There was a terrific article by Jenni Russell in the 14h of July edition of The Guardian in which she examined why measuring-by-statistic-mad new Labour are still failing to understand why the electorate are ungrateful, even when all the statistics show that it’s spending on schools and the hearth service is higher than it ever was, its commitment to economic regeneration demonstrably serious, its commitment to reducing crime figures unquestionable.
The conversations I have had recently with senior civil servants, advisers and Labour ministers have often had a plaintive tone. Why, these people want to know, aren’t the electorate more grateful for what’s been done for them? Where’s the political reward for all the money spent on schools and hospitals and economic regeneration? Why doesn’t the country appreciate the fall in crime figures? How could voters be flirting with the cost-cutting Conservatives, when Labour’s statistics show that spending money produces measurable and improved results?
These sound like the right questions, but they aren’t. What the questioners really mean is not “Where did we go wrong?” but “What’s wrong with all of you?” And what’s wrong with us is that we’re not the automatons New Labour thought we were. We’re not remote and dispassionate observers of our society, making cool calculations about its success or failure on the basis of government-generated numbers. We’re complicated, vulnerable, emotional creatures, and we live with the consequences of official decision-making every day of our lives. What matters to us aren’t the figures we’re fed, or the targets that get hit, but what the experience feels like to us. Yet that part of the process has been almost completely neglected in official eyes….
As one reads this article, one realises that big lesson that Labour did not was the lesson Simon Caulkin was, but is no longer, preaching Sunday after Sunday in his column for The Guardian‘s sister paper, The Observer, and that is that Labour has, since it came to power, insisted on using the wrong measures.
It thought it was being modern and innovative by treating the country as if it were a business, where all outcomes could be measured by putting money in and getting targets out. It made the false assumption that building a school or a sports complex was automatically an investment, just as it would be if the government were in the business of mechanising chicken factories or building car plants. It thought it could close police stations or post offices in the name of cost-cutting, with as little effect as if it were Coffee Republic shutting down some unprofitable shops. It didn’t stop to remember that the business of all public services is dealing with the needs of people, and that those are never just mechanical, but social and emotional too.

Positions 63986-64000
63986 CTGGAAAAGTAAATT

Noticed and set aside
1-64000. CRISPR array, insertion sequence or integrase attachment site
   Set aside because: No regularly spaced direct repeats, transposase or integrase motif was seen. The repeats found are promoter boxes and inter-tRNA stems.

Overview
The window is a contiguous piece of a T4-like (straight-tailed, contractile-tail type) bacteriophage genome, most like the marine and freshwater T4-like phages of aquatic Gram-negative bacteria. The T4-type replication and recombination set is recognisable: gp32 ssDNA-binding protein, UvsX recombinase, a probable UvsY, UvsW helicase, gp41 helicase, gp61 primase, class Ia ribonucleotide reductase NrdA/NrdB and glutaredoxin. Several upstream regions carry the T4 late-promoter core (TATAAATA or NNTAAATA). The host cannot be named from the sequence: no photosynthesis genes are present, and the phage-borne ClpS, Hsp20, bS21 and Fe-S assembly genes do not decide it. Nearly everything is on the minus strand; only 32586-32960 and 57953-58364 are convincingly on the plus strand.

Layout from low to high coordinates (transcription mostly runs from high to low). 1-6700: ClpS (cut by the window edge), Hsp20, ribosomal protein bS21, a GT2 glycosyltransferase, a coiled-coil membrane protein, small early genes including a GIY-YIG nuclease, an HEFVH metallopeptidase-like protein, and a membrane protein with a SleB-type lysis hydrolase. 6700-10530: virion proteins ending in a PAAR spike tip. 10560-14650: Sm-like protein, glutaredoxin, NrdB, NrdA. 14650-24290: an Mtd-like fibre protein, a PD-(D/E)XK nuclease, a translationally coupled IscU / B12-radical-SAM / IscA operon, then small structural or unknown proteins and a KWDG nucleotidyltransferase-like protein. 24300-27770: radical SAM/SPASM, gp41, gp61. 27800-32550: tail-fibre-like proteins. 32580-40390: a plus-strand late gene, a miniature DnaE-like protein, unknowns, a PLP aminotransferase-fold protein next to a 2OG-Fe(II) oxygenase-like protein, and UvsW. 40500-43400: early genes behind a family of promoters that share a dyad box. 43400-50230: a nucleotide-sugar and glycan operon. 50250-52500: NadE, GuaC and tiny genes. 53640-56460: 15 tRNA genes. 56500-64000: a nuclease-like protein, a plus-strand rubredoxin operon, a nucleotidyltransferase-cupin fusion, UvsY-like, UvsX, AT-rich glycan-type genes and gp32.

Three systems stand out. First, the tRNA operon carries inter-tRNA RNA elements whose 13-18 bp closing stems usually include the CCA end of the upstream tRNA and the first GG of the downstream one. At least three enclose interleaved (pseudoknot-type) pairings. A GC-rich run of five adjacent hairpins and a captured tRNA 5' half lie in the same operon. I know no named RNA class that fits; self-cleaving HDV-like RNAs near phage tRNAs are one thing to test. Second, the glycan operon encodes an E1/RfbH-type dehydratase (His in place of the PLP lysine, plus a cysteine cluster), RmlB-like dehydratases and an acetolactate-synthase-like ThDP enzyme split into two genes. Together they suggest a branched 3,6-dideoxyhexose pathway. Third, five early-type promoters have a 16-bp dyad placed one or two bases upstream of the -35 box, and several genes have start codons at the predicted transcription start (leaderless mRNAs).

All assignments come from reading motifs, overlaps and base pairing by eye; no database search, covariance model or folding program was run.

Governments cannot afford to take a business’s narrow and mechanistic view of people’s requirements, because it’s not just a collection of service providers. A government’s wider duty is to frame and structure the society in which we live. Rebuilding society was one of Labour’s explicit aims, in contrast to Mrs Thatcher’s infamous reference to there being no such thing. Yet our encounters with the state are profoundly important in shaping our culture, and every time we run up against the wooden indifference, public lies or robotic responses of officialdom we shrink into ourselves, and the bonds between all of us are weakened a little more.
Labour thought that what we prized above all else was economic efficiency. Clumsily, it tried to give it to us and, even when the evidence showed it wasn’t delivering, it went on attempting to give us statistics instead. But the priorities were wrong. What we all prize in our encounters with others is a sense of our value. We are social animals, alarmed by the uncertain world in which we live, with a profound need to be recognised, respected and responded to. We want public services to respond to us as people, and to give us the sense that we matter. It is the deepest human need, and yet this government has been oblivious to it.
When it wonders why we’re not grateful to it, the answer’s really simple. It’s the experience, stupid.
Yes indeed we do “want public services to respond to us as people, and to give us the sense that we matter”, and as an adjunct to that we want our newspapers and periodicals to employ and retain people who will articulate those wants in forceful ways. What we do not want is influential newspapers to rid themselves of our most eloquent spokespersons at the very moment we need them most in the way that The Observer rid itself of Simon Caulkin